Finally, the quail called out. A good omen. If she could make her home in the overgrowth that had reclaimed the creek, surely, I could establish an inviting environment for Bowers and I to live in with my credit card and a few decorating magazines.

I stepped inside. After closing and locking the sliding door, I pulled the monotonous off-white curtains shut to keep out the heat.

Bowers would be here any minute.

Returning to the bathroom mirror for one last critical review, I forced out a reassuring nod. Frankie Chandler, you’ve come a long way. Since fleeing to Wolf Creek, Arizona, two years, eight months, and five days ago, I’d slowly rebuilt my confidence and carved out a new life.

I was engaged to the man I loved. A man who at one time feared touching me after I’d transmitted an image of an angry cat to him while we were holding hands.

My best friend lived a few miles away, and I saw her for breakfast at her bistro almost every morning. My pet psychic business, which I kept subtly tucked behind an animal behavior storefront called U-Behave, had grown to where I didn’t have to buy my parents a tin of popcorn for Christmas.

When the doorbell rang, I straightened the collar on my blouse and ran a hand over my slacks. Bowers was just as lucky to have me as I was to have him. I’d have to repeat that mantra a few times, but it would stick. Eventually. Especially after we married, and I discovered his faults. I walked to the front door and swung it open with a bright smile on my face. It wasn’t Bowers.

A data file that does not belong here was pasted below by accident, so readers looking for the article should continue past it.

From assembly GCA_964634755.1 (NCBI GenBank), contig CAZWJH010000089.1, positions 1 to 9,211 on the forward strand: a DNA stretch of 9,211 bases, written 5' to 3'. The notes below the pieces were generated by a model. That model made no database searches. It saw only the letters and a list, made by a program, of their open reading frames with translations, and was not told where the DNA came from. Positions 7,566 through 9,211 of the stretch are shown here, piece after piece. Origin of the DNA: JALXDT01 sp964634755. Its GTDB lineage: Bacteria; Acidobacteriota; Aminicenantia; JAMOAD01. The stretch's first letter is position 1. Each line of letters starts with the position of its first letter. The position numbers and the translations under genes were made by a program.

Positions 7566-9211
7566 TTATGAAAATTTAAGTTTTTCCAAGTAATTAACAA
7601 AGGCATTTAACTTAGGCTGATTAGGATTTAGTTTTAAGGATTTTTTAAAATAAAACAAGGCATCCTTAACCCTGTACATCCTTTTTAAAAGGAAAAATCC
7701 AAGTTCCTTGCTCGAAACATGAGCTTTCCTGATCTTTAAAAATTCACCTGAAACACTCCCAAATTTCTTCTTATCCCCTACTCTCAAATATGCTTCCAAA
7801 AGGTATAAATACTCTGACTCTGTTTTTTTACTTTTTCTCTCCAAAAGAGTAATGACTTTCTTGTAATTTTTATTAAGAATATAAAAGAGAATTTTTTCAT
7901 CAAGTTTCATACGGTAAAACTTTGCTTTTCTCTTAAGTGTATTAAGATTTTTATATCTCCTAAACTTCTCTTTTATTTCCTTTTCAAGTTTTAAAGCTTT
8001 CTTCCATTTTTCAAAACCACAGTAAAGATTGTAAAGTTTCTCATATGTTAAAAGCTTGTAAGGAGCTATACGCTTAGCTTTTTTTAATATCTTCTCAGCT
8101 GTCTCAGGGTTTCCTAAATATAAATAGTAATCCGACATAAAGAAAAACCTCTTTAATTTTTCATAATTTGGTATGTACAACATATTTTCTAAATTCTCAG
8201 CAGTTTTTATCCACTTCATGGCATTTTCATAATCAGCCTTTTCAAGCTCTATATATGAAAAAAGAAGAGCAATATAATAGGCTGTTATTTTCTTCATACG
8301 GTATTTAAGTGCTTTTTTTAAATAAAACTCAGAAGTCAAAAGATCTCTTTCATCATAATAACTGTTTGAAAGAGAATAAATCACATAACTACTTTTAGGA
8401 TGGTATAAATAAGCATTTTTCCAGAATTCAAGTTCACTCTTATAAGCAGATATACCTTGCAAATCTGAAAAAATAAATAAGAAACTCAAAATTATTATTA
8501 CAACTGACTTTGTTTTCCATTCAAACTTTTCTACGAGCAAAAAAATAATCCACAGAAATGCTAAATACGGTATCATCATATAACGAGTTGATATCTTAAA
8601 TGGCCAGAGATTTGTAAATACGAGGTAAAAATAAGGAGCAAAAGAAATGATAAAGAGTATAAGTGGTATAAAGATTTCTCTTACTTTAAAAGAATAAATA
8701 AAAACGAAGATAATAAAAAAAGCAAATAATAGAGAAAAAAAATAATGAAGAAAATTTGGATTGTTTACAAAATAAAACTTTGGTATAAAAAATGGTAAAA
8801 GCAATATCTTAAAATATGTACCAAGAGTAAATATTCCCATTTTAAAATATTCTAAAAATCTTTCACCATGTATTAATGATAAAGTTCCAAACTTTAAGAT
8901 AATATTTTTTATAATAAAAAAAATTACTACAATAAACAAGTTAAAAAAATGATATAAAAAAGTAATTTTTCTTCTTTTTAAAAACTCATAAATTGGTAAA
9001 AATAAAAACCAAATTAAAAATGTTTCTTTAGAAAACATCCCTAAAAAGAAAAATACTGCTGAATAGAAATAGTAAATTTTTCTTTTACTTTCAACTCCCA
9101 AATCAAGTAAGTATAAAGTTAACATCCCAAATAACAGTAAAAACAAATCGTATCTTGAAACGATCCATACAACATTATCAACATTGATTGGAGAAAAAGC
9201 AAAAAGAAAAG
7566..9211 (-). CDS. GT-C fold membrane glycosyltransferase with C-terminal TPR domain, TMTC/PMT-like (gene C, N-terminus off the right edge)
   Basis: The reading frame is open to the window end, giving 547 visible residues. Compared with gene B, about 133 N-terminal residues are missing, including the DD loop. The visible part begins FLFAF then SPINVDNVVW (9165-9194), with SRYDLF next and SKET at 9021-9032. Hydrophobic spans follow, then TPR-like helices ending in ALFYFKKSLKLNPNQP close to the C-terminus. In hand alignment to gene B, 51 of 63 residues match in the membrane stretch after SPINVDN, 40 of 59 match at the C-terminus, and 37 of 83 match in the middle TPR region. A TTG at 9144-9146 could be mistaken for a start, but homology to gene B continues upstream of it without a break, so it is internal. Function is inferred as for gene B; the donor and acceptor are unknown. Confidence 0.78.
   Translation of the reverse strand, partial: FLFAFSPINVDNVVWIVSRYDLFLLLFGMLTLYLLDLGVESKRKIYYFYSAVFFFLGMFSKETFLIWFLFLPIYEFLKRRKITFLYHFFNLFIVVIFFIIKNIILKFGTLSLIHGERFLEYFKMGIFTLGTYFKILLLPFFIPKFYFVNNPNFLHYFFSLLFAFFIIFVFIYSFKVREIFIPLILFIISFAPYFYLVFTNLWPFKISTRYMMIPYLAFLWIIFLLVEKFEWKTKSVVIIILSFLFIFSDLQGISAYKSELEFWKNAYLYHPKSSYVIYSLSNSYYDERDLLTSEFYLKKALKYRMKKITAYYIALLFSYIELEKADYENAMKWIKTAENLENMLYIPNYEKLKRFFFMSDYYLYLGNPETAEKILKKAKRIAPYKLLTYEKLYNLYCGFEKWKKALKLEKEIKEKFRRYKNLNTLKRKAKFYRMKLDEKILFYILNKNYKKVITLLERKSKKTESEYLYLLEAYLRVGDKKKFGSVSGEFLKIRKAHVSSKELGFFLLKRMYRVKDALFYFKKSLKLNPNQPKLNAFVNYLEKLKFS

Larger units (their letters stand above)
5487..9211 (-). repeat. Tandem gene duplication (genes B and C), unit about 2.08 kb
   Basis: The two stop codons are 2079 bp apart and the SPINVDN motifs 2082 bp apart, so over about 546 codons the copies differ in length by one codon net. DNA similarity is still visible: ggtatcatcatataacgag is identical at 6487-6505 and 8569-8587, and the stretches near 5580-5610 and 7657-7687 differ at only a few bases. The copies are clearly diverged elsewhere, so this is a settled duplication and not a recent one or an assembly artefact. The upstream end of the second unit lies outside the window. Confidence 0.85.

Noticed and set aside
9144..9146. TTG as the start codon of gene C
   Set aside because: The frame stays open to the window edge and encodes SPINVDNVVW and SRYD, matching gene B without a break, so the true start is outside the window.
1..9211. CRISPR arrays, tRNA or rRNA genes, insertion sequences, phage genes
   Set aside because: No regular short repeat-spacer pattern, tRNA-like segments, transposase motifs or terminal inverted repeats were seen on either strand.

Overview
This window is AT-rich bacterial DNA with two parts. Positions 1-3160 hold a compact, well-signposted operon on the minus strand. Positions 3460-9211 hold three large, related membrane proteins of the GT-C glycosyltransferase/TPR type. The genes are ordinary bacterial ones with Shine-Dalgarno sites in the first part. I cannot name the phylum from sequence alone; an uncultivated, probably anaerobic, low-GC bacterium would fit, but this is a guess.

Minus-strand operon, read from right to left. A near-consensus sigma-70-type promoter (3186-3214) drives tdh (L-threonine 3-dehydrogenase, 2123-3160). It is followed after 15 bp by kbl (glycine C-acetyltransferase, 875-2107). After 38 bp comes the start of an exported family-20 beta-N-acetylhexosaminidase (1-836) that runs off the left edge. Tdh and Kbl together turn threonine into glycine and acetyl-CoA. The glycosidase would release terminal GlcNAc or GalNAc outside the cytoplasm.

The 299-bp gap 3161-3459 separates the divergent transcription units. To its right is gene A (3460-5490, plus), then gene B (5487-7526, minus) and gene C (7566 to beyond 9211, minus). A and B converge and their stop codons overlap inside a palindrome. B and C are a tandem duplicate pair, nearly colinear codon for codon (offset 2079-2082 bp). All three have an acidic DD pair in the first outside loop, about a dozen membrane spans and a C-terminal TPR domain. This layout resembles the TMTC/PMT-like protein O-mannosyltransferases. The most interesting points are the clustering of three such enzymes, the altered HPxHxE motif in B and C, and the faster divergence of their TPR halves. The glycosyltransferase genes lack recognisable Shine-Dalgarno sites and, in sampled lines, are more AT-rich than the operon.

The man on my front stoop stood over six feet tall, wore a tight-fitting white t-shirt over his muscled torso, and his smile showed off straight white teeth. In one hand, he held a dark-green gym bag. He ran the other hand over his short light-brown hair in a self-conscious move.

I couldn’t remember how to breathe. I shouldn’t need instructions, but the natural mechanics of pulling in air escaped me.

“Jeff?” I croaked.

And then the room swam.

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Reading Order

The Frankie Chandler reading order:

Barking Mad at Murder (1)

A Bird's Eye View of Murder (2)

An Almost Purrfect Murder (3)

What the Cluck? It's Murder (4)

A Scaly Tail of Murder (5)

A Scape Goat for Murder (6)

The Harlow Brothers Reading Order:

Civility Rules (1)

Bad Behavior (2)

Deadly Decorum (3)